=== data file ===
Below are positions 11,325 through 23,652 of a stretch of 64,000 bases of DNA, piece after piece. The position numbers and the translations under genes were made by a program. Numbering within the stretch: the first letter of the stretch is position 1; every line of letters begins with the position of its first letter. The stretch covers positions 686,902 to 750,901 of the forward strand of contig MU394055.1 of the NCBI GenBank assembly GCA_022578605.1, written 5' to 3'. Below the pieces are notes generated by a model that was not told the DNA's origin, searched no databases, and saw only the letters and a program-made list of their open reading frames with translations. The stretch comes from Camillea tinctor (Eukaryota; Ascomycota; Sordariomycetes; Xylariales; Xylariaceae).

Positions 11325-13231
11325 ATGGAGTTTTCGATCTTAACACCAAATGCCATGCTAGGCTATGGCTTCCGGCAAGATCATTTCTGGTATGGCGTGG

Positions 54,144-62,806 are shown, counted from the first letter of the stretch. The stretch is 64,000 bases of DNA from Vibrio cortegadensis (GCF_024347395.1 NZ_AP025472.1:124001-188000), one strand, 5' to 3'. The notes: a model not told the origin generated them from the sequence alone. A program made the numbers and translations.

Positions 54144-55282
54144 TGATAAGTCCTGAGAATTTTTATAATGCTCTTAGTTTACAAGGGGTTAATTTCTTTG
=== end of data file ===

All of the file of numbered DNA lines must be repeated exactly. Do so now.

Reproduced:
Below are positions 11,325 through 23,652 of a stretch of 64,000 bases of DNA, piece after piece. The position numbers and the translations under genes were made by a program. Numbering within the stretch: the first letter of the stretch is position 1; every line of letters begins with the position of its first letter. The stretch covers positions 686,902 to 750,901 of the forward strand of contig MU394055.1 of the NCBI GenBank assembly GCA_022578605.1, written 5' to 3'. Below the pieces are notes generated by a model that was not told the DNA's origin, searched no databases, and saw only the letters and a program-made list of their open reading frames with translations. The stretch comes from Camillea tinctor (Eukaryota; Ascomycota; Sordariomycetes; Xylariales; Xylariaceae).

Positions 11325-13231
11325 ATGGAGTTTTCGATCTTAACACCAAATGCCATGCTAGGCTATGGCTTCCGGCAAGATCATTTCTGGTATGGCGTGG

Positions 54,144-62,806 are shown, counted from the first letter of the stretch. The stretch is 64,000 bases of DNA from Vibrio cortegadensis (GCF_024347395.1 NZ_AP025472.1:124001-188000), one strand, 5' to 3'. The notes: a model not told the origin generated them from the sequence alone. A program made the numbers and translations.

Positions 54144-55282
54144 TGATAAGTCCTGAGAATTTTTATAATGCTCTTAGTTTACAAGGGGTTAATTTCTTTG